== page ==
It's easy to remember what's scoring 9/10 this month, but sometimes you arrive at Google or Eurogamer.net and you just want a few timeless suggestions. Our Top 10 is alphabetical rather than numbered (who can say that BioShock is definitively superior to Mass Effect 2, or vice versa?) and because we know some of the best experiences are not always top-scoring, scroll to the bottom for recommendations from the Eurogamer staff, and all their personal favourites that didn't quite make the list.
We will update this page periodically with new additions, although we won't add games to the list as soon as they are released - we'll wait for the dust to settle a bit and then make our minds up.
Top 10 PlayStation 3 Games
Batman: Arkham City (Warner Bros. / Rocksteady Games)
Superhero games do not have a good track record, so the fact that Rocksteady's Batman adventures are not just good games but some of the best of this console generation is all the more impressive. Steeped in DC Comics lore, Arkham City finds you battling to foil Joker's latest psychotic schemes. It's more than a brawler though, as you use stealth to catch henchmen off guard and unlock increasingly useful bat-gadgets, opening up new areas of the free roaming map. Metal Gear meets Metroid with a superhero flourish? It's as good as it sounds.
Batman Arkham City review (9/10)
Battlefield: Bad Company 2 (EA / DICE)
The rise and rise of the first-person shooter has led to genre overload, making it difficult for games to stand out and even harder for players to work out which titles are genuinely great and which are merely OK. Bad Company 2 comfortably sits on the "great" pile thanks to a blistering single-player campaign and dramatic scenery demolition. It's online where the game comes to life, however, with DICE's PC multiplayer past resulting in nimble class balancing, large and flexible maps and one of the most diverse and enjoyable ways to shoot and get shot with a joypad in your hand.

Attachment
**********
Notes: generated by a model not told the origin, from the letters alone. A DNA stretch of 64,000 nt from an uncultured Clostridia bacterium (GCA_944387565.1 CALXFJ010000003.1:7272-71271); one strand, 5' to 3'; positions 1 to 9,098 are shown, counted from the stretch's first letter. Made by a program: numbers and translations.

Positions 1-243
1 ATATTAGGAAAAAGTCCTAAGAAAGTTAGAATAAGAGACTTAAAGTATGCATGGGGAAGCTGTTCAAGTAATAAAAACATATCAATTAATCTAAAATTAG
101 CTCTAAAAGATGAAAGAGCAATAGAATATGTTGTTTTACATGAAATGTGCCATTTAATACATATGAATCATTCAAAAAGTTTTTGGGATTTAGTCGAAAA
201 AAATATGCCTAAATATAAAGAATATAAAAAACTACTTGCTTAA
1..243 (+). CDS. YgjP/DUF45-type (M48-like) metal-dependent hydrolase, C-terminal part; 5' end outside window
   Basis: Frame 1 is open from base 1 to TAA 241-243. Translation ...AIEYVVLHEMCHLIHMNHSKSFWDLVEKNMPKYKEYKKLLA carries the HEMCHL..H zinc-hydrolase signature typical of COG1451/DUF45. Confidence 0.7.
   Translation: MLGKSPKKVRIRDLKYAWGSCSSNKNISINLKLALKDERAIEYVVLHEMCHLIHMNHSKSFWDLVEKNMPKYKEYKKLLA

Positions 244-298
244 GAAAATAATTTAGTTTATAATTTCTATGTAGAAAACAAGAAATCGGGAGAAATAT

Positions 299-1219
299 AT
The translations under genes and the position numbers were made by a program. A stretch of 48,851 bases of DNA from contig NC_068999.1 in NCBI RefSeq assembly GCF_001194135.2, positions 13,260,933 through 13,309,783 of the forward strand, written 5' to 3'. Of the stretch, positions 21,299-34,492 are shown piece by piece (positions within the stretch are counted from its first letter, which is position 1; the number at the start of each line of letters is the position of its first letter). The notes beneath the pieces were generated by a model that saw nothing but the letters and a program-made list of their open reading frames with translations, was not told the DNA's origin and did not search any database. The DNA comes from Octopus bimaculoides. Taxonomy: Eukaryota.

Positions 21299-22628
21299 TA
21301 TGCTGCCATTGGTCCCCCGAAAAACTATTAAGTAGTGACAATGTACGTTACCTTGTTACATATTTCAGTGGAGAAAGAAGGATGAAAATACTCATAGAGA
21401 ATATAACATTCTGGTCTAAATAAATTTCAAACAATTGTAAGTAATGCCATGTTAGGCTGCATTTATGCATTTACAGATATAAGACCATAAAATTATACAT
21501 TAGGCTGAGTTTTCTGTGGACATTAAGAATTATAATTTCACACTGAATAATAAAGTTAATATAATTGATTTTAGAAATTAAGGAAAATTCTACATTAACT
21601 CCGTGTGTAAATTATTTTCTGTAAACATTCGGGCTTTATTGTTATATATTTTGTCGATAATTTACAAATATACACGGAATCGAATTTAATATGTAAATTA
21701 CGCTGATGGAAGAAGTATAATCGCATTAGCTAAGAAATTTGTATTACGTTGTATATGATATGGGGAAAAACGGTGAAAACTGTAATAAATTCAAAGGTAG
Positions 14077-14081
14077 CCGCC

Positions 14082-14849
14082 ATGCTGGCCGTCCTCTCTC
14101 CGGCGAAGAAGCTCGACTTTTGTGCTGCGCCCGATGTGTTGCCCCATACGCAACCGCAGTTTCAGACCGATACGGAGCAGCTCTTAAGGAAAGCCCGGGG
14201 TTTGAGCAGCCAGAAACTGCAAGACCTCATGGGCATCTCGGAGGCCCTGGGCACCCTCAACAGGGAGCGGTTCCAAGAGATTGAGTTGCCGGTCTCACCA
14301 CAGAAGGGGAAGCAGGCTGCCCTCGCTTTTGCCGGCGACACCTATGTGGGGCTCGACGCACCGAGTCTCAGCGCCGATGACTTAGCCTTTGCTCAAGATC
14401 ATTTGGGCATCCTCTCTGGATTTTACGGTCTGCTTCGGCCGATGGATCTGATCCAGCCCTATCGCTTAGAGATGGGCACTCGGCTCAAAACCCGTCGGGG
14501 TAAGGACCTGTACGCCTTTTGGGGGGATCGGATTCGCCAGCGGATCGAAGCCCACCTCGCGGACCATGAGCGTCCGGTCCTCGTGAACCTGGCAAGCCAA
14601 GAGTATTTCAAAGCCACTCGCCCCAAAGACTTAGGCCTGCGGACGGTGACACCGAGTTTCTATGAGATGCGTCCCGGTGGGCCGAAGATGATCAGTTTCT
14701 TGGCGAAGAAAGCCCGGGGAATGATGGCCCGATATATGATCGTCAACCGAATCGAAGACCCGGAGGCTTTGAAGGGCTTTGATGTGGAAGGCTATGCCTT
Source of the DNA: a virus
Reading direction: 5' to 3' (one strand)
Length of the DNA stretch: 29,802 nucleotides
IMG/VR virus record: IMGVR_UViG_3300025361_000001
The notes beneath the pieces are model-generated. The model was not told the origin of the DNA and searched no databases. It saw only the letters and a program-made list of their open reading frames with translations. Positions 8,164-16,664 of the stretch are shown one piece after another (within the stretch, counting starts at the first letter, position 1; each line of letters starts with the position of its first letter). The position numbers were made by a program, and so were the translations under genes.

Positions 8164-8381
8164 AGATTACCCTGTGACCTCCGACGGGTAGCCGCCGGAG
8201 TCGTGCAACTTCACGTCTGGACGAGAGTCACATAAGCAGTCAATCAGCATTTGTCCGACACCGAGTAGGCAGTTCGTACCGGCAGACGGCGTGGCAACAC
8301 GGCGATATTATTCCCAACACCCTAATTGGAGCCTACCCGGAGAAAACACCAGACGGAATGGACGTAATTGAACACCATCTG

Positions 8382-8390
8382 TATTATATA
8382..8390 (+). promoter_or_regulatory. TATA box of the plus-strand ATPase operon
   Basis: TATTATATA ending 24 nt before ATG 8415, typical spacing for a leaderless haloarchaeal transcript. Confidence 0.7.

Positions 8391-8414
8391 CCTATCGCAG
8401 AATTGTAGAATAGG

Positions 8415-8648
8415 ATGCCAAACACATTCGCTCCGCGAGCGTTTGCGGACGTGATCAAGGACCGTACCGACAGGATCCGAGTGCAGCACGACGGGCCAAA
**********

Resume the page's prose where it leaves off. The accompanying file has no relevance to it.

Bad Company 2 review (9/10)
FIFA 12 (EA Sports / EA Canada)
It can be hard to know where to jump aboard a series that adds a new entry every year. This is particularly true of the EA Sports titles, where sporadic bursts of new features are then slowly refined over subsequent years until the next radical overhaul. FIFA 12, then, catches the best-selling footy game at the top of an impressive peak, with tweaks to defending, dribbling and the physical side of the game that ensure the on-pitch flow is second to none.
FIFA 12 review (9/10)
Gran Turismo 5 (Sony / Polyphony Digital)
There's a good reason why fans waited patiently for six years to get their hands on Kazunori Yamauchi's ode to the joy of cars. So many racers focus on the visceral thrill of speed, but as a keen racing driver in real life Yamauchi understands that it's really about control. There are plenty of rival racers to choose from, but if you're serious about driving you need Gran Turismo in your collection.
Gran Turismo 5 review (9/10)
Grand Theft Auto IV (Rockstar Games / Rockstar North)
Over 14 years, Grand Theft Auto has grown from comedy to tragedy, as the knockabout comedy crime romp of 1997 gives way to GTA IV's melancholy immigrant story. Crumpled, easygoing but with a vicious past he's trying to escape, Niko Bellic is one of gaming's great characters, and his quest for redemption is heartfelt enough that you'll feel strangely guilty for indulging in the sort of wanton rampages that made the series famous.
Grand Theft Auto IV review (10/10)
Heavy Rain (Sony / Quantic Dream)
David Cage's ambitious "interactive drama" is a rallying cry for all those who want games to try something different. Using an intuitive mixture of joypad movements and optional motion control, you steer an expendable cast of well-rounded characters through an oppressive hunt for a serial killer. Accusations of pretension and clumsiness hold some water, but succumb to its lofty goals and Heavy Rain is one of the most absorbing examples of video game storytelling ever.